Addressing the Opioid Epidemic

Opioid tablets and money

The Opioid epidemic has been described by United States Surgeon General, Vivek H. Murthy, M.D., M.B.A., as an “urgent health crisis facing America.” This crisis knows no boundaries, affecting people from all walks of life, all economic circumstances, and ages from teens to the elderly. It is in the headlines when reporting the overdose deaths of celebrities. It is in the social media posts by parents sharing the tragic deaths of their children in order to raise awareness of the crisis. Education of the general public with additional focus at the physician/patient level is critical in preventing addiction to prescription opioids, and we provide this information for your reference.

Statistics reported by the U.S. Centers for Disease Control and Prevention (CDC) are staggering. The amount of opioids prescribed and sold in the U.S. has quadrupled since 1999, but the overall amount of pain reported by Americans hasn’t changed. More than 40 people die every day from overdoses involving prescription opioids. Since 1999, there have been over 165,000 deaths from overdose related to prescription opioids. As many as 1 in 4 patients receiving long-term opioid therapy (in primary care settings) struggle with opioid addiction. In 2013, healthcare providers wrote 249 million prescriptions for opioid pain medication – enough prescriptions for every adult American to have a bottle of pills.

What are these pills? The term “opioids” is used to describe opiate drugs containing the naturally occurring alkaloids found in the opium poppy plant, including morphine, codeine, thebaine, papaverine, heroin and opium. Opioids are semi-synthetic drugs derived from active opiates such as oxycodone, hydrocodone, hydromorphone, and all drugs synthesized from them. These include OxyContin, Vicodin, Demerol, oxycodone, fentanyl (Actiq), methadone, Percodan, and Percocet.

The CDC Guideline For Prescribing Opioids For Chronic Pain (CDC Guidelines) states “Prescription opioids can help manage some types of pain in the short term. However, we don’t have enough information about the benefits of opioids long term, and we know that there are serious risks of opioid use disorder and overdose – particularly with high dosages and long-term use.” (Chronic pain is described as pain lasting longer than 3 months or past the time of normal tissue healing).

Side effects of opioid use include tolerance – meaning more is needed to obtain the same level of pain relief, physical dependence – meaning you have symptoms of withdrawal when the medication is stopped, increased sensitivity to pain, constipation, bowel obstruction, nausea, vomiting, dry mouth, sleepiness, dizziness, confusion, depression, itching, sweating, low levels of testosterone that can result in lower sex drive, energy and strength, and liver and kidney damage/failure.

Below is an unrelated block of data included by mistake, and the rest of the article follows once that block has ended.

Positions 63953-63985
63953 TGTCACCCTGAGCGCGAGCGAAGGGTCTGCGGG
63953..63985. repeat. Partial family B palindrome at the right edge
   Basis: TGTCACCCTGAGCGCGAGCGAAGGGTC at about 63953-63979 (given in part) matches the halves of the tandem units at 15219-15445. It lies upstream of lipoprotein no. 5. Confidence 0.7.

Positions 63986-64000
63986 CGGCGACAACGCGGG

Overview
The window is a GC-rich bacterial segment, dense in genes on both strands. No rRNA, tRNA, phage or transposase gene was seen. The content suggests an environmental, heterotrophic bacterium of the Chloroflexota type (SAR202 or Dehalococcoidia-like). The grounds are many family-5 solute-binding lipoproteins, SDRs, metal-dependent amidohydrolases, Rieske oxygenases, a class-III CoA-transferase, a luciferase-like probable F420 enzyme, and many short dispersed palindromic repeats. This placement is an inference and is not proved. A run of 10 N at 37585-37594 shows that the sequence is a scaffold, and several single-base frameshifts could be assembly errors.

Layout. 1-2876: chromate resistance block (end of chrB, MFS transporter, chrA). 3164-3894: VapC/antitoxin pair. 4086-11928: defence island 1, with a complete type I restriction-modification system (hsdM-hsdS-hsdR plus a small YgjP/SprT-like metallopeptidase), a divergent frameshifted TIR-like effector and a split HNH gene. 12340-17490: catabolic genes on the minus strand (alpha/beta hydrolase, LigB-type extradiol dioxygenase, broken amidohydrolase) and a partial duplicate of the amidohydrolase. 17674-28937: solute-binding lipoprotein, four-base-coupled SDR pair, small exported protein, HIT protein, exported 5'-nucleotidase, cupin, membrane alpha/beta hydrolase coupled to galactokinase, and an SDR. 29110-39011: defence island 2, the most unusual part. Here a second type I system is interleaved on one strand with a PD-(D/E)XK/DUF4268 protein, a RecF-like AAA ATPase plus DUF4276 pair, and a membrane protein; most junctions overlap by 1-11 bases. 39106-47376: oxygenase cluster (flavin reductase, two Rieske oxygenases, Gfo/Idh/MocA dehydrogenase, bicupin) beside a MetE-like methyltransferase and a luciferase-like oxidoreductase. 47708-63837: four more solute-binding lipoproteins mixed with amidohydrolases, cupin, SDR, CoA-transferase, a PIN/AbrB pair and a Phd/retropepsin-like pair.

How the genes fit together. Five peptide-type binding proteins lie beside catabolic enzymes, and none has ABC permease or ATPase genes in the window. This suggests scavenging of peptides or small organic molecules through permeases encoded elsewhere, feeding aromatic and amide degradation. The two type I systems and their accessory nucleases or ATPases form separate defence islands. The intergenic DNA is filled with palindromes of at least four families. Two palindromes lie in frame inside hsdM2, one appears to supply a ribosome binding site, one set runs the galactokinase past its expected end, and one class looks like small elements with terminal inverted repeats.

In workers’ compensation claims, opioids are generally prescribed for catastrophic injury with chronic pain, an injury involving surgical treatment which requires immediate pain control, and general pain control. Long term use of prescription opioids may become more costly not only because of the premium costs of the opioids themselves, but also for the additional costs of medications to treat the conditions resulting from opioid side effects. The additional drugs used to treat the numerous opioid side effects may add the risk of poly-pharmacy. The side effects may compound each other creating the need for additional drugs to deal with the additional side effects.

States are addressing the problem with legislative and regulatory solutions such as licensing and regulating pain management clinics, or creating a prescription drug monitoring program. Texas was one of the first states to implement a closed formulary on prescription drugs in the workers’ compensation system. The Washington State Department of Labor & Industries instituted guidelines for prescribing opioids to treat pain in injured workers.

Wisconsin has a program involving agency partnerships for a comprehensive approach. DOSE OF REALITY is a program of the Wisconsin Department of Justice, in conjunction with the Wisconsin Department of Health Services and partners across the state, working to prevent prescription painkiller abuse in Wisconsin. DOSE OF REALITY reports that 80% of workers’ compensation claims in Wisconsin involve pain medications including opioids.

The CDC Guidelines include 12 recommendations including goal setting and discussing risks and benefits with the patient, and opioid selection, dosage, duration, follow up, and strategies to assess risk and address harms. The CDC also has a checklist for primary care providers when prescribing opioids for chronic pain.

Assuring that the CDC Guidelines get maximum exposure, the U.S. Surgeon General enclosed them in his August 2016 letter to 2.3 million American doctors – the first time in history that a surgeon general has sent a letter directly to American physicians. He asks doctors to pledge their commitment to combat the crisis by educating themselves, screening patients for opioid use disorder and providing them with evidence-based treatment, and treating addiction as a chronic illness and not a moral failing.

For more information on how to incorporate the CDC Guidelines in your Workers’ Compensation claim management program, contact an Old Republic Risk Management Account Executive at (262) 797-3400.


Claim Department

The Old Republic Risk Management Claim Department provides oversight of the claims handled by the third-party administrators (TPAs) selected by our Insureds. Claim Specialists liaise with the TPA Adjusters and Insureds to provide guidance on the management of serious claims. The Claim Department is based out of our corporate office in Brookfield, WI.